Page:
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INSIGHTS

After all the Motorola deals, it’s interesting to see IDIS acting in reverse

After all the Motorola deals, it’s interesting to see IDIS acting in reverse
Throughout the past few years we've heard about Motorola Solutions video surveillance companies. The IDIS-KT Powertel deal is a reverse to that. In this note, IDIS CEO Y. D. Kim tells asmag.com about the rationale behind the acquisition and how it can benefit both companies.
Throughout the past few years we've heard about Motorola Solutions acquiring Avigilon, Indigovision and Pelco to include video surveillance in its portfolio. The IDIS-KT Powertel deal is a reverse – a video surveillance company buying a radio equipment/solutions provider to widen its communications offerings. In this note, IDIS CEO Y. D. Kim tells asmag.com about the rationale behind the acquisition and how it can benefit both companies.
 
The deal, to be completed in March, entails IDIS acquiring a controlling stake (44.84 percent) in KT Powertel, the radio communications subsidiary of Korean telecom operator KT Corp. KT Powertel specializes in radio equipment as well as the push-to-talk over cellular (PoC) technology, which IDIS says aligns well with its video surveillance business.
 

Push-to-talk over cellular

 
PoC expands the push-to-talk technology from conventional two-way radio to LTE and Wi-Fi networks that are more ubiquitous and accessible to the mobile device. With PoC, users can engage in one-to-one and one-to-many communications over LTE and Wi-Fi networks via any device, be it a smartphone, a specialized push-to-talk device or a computer.
 
“This offers a compelling alternative to traditional two-way radios, being more cost-effective than installing land mobile systems or relying on expensive radio frequency licenses,” said Y. D. Kim, CEO of IDIS. “Users will benefit from major productivity and innovation gains from improved communications and collaboration across their entire organizations. Control room efficiencies will be achieved with better utilization of staff for day-to-day operations, for example with tools for scheduling and tracking security officer and mobile patrols or pinpointing the location of a threat or incident which will enable first responders to be dispatched more effectively to ensure better outcomes.”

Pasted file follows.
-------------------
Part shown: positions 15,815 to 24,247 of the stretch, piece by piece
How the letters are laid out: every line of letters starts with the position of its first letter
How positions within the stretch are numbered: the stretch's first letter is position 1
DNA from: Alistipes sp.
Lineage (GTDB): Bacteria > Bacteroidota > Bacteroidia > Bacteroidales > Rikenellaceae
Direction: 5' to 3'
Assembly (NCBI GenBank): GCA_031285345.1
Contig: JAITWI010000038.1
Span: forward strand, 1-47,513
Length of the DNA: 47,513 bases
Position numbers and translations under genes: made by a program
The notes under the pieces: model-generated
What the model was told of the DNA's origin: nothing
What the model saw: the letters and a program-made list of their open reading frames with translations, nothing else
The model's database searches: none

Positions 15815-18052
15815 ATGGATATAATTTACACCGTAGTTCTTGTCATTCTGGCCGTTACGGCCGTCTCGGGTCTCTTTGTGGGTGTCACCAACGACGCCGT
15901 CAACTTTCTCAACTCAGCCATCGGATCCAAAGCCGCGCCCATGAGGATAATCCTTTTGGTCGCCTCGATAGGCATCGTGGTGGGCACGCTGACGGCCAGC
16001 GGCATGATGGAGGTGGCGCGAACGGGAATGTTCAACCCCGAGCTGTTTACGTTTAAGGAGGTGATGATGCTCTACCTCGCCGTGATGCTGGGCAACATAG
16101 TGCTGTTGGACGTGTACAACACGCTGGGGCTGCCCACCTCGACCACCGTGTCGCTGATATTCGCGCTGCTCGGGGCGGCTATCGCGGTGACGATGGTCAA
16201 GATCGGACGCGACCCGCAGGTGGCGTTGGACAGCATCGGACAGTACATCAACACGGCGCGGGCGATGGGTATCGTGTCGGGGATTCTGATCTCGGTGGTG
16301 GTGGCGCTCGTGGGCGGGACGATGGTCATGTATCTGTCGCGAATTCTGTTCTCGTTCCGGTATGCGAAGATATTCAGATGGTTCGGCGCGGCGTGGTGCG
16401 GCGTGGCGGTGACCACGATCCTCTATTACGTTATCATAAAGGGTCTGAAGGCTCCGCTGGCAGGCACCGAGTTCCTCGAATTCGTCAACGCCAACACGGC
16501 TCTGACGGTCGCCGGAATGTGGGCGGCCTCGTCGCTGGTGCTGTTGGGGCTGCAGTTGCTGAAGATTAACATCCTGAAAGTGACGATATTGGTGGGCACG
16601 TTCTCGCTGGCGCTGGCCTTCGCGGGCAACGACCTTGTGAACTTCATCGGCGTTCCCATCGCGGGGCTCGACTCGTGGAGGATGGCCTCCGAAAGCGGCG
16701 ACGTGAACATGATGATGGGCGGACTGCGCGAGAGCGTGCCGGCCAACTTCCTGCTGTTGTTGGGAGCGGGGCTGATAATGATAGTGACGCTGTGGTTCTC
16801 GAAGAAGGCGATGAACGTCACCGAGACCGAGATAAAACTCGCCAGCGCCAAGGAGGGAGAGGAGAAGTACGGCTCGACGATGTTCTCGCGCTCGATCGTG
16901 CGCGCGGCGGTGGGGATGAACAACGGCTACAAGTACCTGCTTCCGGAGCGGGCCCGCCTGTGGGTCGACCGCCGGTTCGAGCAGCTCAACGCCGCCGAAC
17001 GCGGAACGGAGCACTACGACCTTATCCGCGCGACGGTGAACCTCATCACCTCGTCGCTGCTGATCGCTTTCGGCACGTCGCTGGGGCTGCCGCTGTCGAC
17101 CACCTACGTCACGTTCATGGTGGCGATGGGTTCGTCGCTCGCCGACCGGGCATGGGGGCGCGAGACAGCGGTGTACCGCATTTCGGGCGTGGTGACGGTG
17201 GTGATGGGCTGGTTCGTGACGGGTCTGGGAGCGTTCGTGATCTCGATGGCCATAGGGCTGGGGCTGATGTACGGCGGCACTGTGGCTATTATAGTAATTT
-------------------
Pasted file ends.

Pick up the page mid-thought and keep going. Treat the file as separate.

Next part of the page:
Video-PoC integration

 
Yet the real power of PoC is when it’s integrated with video surveillance, for which IDIS is already known globally. “The future aim will be to bring these applications together with our video surveillance and analytics capabilities into a single, unified platform. This will give security and safety managers enhanced command and control over large and dispersed facilities and public spaces, enabling them to initiate faster and more accurate responses, driving efficiency in every-day operations and improving preparedness for full-scale emergencies,” Kim said, noting that the benefits of video-PoC integration will be obvious in vertical markets that IDIS already has a strong presence in.
 
“We already see obvious applications in critical infrastructure, healthcare, large hospitality venues and hotels, manufacturing, and retail malls and in markets where IDIS already has a proven track record. For instance, in the fast-growth logistics sector IDIS already delivers solutions for customers globally and is a world leader in mobile, ruggedized transportation network video solutions. PoC will enable us to offer those customers dispatch and fleet management solutions that enable tracking of drivers and travel routes with time stamped audit trails together with recorded video footage,” Kim said.
 

Future expansion efforts

 
The combined companies will eye the Korea market first before moving on to other parts of the globe. “The obvious and most immediate fit for IDIS is in the domestic market, where we have significant advantages, including: the strong existing customer bases of both companies; excellent 4G and 5G LTE network coverage; and the ubiquity of Wi-Fi in buildings, public spaces, and across South Korea’s transportation networks,” Kim said. “In the medium term we will expand sales into adjacent South East Asian countries and then phase sales into our target markets in EMEA and the United States.”
 
According to Kim, demand for video and data integration and the rise of the mobile workforce give the company hope their solution will be a hit in overseas market. “There is already a growing global demand in the security market for wide area coverage and low-cost bandwidth to allow both voice, data, and video communications, as well as integration with control room dispatch applications.  The PoC market is also driven by increasingly mobile workforces and the adoption of the Internet of Things (IoT). We expect to see the market grow at around 10 percent CAGR up to 2026, with North American growth in particular accelerating the next two years.”
 

Conclusion

 
After seeing Motorola buying video surveillance companies, it’s refreshing to see IDIS acquiring KT Powertel, a communications solutions provider. Indeed, with mobile workforces on the rise (especially in the wake of the pandemic), the increasing popularity of PoC and the benefits of its integration with video, the acquisition seems to be a good investment for IDIS. How the deal will play out, and whether this video-communications integration trend will continue in the industry is something that’s interesting to observe down the road.


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